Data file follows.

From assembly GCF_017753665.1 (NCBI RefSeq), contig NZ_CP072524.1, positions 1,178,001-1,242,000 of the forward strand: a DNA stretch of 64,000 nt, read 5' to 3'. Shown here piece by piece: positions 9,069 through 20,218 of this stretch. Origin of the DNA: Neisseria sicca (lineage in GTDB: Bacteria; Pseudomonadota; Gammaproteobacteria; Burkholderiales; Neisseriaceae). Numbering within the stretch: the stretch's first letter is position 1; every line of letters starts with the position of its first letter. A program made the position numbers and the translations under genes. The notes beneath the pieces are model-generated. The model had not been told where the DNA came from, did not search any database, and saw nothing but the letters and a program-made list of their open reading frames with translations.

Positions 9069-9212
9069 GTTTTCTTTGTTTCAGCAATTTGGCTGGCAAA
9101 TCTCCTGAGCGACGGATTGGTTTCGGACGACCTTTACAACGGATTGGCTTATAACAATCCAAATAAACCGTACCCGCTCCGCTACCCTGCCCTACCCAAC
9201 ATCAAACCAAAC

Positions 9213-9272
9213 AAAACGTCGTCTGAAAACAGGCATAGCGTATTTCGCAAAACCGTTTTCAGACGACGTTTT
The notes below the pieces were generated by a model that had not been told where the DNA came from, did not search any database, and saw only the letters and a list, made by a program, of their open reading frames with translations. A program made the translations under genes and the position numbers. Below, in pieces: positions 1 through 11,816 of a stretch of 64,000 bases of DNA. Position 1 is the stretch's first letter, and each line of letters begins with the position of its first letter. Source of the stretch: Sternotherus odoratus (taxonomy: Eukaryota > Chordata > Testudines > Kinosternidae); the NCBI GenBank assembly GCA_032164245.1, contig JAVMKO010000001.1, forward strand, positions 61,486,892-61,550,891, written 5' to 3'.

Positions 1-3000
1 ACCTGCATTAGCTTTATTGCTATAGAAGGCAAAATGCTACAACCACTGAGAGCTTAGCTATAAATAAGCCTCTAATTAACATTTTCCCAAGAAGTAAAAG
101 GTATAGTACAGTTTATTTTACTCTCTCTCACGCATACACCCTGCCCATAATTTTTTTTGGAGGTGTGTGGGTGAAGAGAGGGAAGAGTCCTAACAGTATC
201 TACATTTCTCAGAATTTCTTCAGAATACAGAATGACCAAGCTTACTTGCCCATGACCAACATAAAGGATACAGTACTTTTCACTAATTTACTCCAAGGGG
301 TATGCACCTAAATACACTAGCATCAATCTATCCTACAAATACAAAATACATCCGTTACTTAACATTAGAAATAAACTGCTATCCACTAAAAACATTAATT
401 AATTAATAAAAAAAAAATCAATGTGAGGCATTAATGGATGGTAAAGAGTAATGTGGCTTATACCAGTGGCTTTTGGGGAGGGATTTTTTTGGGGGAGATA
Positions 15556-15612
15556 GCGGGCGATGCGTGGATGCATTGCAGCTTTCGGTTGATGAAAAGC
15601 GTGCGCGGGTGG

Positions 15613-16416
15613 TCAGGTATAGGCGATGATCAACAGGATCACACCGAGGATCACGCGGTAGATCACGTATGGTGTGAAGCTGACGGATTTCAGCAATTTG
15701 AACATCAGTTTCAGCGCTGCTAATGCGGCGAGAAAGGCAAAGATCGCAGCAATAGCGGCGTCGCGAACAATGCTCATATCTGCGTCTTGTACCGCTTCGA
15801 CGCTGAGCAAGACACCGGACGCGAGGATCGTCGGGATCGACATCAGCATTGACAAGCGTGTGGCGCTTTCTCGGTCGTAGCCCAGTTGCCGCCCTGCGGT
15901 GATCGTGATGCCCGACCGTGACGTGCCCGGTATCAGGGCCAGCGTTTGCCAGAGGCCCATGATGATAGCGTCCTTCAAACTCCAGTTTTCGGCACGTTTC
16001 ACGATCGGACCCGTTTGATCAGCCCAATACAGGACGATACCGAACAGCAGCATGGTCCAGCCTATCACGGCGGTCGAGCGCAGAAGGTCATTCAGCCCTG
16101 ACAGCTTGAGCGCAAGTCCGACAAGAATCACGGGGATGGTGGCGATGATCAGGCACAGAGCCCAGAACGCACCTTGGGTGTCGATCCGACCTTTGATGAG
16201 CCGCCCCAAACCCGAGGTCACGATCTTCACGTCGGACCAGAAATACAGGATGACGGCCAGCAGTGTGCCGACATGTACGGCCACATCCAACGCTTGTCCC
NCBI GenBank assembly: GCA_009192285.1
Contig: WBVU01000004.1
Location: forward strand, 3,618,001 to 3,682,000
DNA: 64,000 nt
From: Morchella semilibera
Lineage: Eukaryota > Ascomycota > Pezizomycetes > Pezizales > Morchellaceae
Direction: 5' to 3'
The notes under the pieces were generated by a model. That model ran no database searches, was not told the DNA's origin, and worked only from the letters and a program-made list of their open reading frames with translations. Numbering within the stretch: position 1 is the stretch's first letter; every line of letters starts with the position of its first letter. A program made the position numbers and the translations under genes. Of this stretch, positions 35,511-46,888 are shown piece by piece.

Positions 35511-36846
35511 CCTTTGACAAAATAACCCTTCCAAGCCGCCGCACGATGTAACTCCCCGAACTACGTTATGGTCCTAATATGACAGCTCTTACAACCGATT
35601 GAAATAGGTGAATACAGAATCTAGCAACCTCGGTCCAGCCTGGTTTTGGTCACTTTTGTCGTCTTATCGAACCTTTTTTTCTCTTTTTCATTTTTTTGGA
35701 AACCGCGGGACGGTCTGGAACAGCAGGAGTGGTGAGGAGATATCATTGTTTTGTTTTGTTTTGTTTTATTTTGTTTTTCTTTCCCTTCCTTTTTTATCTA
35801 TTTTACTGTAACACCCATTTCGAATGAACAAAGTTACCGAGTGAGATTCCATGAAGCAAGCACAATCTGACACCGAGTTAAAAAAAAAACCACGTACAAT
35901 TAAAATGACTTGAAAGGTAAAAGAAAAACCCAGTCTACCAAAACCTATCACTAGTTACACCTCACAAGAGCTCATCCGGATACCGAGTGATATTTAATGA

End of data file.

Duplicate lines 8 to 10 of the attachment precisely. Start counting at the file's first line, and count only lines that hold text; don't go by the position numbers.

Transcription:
The notes below the pieces were generated by a model that had not been told where the DNA came from, did not search any database, and saw only the letters and a list, made by a program, of their open reading frames with translations. A program made the translations under genes and the position numbers. Below, in pieces: positions 1 through 11,816 of a stretch of 64,000 bases of DNA. Position 1 is the stretch's first letter, and each line of letters begins with the position of its first letter. Source of the stretch: Sternotherus odoratus (taxonomy: Eukaryota > Chordata > Testudines > Kinosternidae); the NCBI GenBank assembly GCA_032164245.1, contig JAVMKO010000001.1, forward strand, positions 61,486,892-61,550,891, written 5' to 3'.

Positions 1-3000
1 ACCTGCATTAGCTTTATTGCTATAGAAGGCAAAATGCTACAACCACTGAGAGCTTAGCTATAAATAAGCCTCTAATTAACATTTTCCCAAGAAGTAAAAG